A number of state commissioners entered the State House hearing room late last month, each with their own mission. For three days, Governor Chris Sununu and his budget director held budget hearings. Administration officials detailed progress in their departments and outlined their financial needs to plead for more funding when Sununu prepares its budget next year.
But before the proceedings began, Sununu issued a warning.
“I think there are certainly a lot of possibilities, but we also have to be careful about where the economy as a whole might go,” he said.
He continued, “There’s really no way to avoid any form of national recession. it’s real It’s coming.”
Sununu is not alone in this concern: A September report by Moody’s Analytics highlighted what its authors called “a crucial issue” for state governments. Buoyed by two years of record flows of COVID-19 federal stimulus funds, state governments are on the verge of seeing much of that funding phase out. And with inflation rising and interest rates rising to curb that inflation, the risk of an economic downturn is real.
Preparing for this downturn, according to the Moody’s report, will be critical for state legislators over the next few years. The New Hampshire Legislature must pass its next biennial budget by July 2023; Traditionally, Sununu will present its budget proposal to lawmakers in February.
But New Hampshire is among the five states least prepared for a recession, according to the analysis; Should the state face a moderate recession, it could see an 18.1 percent tax cut, one of the largest in the country.
New Hampshire economic analysts say the state has a lot to offer financially. Business tax receipts remain strong, the state ended last fiscal year with a $430 million surplus, and lawmakers poured hundreds of millions into the Rainy Day Fund, they note.
But in a moderate recession, even this rainy-day fund wouldn’t make up for lost revenue, Moody’s warned. New Hampshire, the report said, would still need to cut 10 percent of its spending to make it.
With growing nervousness, New Hampshire observers say lawmakers need to be smart when moving forward with a budget.
“You just don’t want to get into a situation where you have to raise taxes or cut services to deal with the effects of a recession if you can avoid it,” said Drew Cline, president of the Josiah Bartlett Center for Public Policy. a fiscally conservative think tank.
A diverse tax base
One reason New Hampshire is vulnerable to the effects of a recession is the state’s reliance on corporate taxes, notes Phil Sletten, research director at the New Hampshire Fiscal Policy Institute. The state receives about a third of its general fund income from trade income tax and trade tax. Much of those corporate profits are paid by large, multinational corporations: Of the nearly 80,000 companies that filed taxes in New Hampshire in 2019, 80 accounted for nearly half of total revenue, according to an NHFPI analysis. Sixty percent of applicants that year were multinationals, the NHFPI said.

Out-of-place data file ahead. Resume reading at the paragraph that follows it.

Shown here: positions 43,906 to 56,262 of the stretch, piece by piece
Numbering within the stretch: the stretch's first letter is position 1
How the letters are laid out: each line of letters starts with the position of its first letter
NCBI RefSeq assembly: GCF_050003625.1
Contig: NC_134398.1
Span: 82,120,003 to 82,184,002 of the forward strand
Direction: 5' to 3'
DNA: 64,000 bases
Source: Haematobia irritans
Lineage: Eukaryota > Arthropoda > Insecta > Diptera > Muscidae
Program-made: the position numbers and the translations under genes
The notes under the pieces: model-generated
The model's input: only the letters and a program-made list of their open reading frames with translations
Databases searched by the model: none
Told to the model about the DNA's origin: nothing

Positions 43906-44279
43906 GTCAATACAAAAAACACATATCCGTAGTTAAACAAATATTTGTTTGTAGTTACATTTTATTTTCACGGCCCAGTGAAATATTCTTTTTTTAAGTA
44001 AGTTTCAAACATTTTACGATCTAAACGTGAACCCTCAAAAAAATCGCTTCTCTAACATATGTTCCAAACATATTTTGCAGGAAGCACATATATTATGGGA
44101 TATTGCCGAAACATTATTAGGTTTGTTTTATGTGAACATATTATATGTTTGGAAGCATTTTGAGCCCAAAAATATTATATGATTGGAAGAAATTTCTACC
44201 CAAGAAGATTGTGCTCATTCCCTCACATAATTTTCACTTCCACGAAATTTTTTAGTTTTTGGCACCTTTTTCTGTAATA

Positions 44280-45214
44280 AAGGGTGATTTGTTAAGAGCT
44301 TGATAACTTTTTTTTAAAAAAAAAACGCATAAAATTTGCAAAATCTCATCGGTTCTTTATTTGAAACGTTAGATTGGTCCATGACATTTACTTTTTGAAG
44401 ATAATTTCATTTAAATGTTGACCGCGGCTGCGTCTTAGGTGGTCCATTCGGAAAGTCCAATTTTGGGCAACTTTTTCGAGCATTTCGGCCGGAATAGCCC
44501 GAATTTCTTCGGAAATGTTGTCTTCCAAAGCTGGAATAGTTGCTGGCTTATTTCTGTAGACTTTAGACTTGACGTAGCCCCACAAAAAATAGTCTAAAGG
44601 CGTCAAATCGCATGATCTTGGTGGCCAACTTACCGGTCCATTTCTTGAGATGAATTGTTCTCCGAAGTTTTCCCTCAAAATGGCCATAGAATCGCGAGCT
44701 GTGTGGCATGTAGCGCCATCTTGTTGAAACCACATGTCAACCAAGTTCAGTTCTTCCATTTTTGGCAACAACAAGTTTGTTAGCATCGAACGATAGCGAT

This dynamism means that much of New Hampshire’s revenue depends on how the national and global economy performs. And it puts New Hampshire at a disadvantage compared to states that rely on broad income taxes to weather a recession.
Sletten said taxes on corporate profits “are generally viewed as more volatile” than broad-based income taxes. The reason is simple, he added: In a recession, “earnings move faster than compensation.”
However, Sletten noted that New Hampshire still has a variety of revenue streams, and some are more recession-prone than others.
Some taxes are resilient. The statewide education property tax levied and withheld by cities depends on the property values, which do not change from month to month. This tax does not technically go to the state coffers, but it does help offset any amount of money that may be left over from the Education Trust Fund to pay school adequacy grants.
Revenues from alcohol and tobacco sales tend to survive economic downturns. Those revenues are significant: Profits from the state alcohol commission accounted for 5 percent of state revenue in fiscal 2021, and the tobacco tax brought in 8.5 percent that fiscal year.
But many other New Hampshire taxes would suffer if the economy changed. Food and rent taxes would be doubled, Sletten noted. People living in New Hampshire would probably go to restaurants less. People who don’t live in New Hampshire would likely visit the state less, which means less revenue from hotels, Airbnbs, and rental car agencies.
And because the state doesn’t have a broad sales tax, switching habits from eating out to grocery shopping wouldn’t generate additional revenue.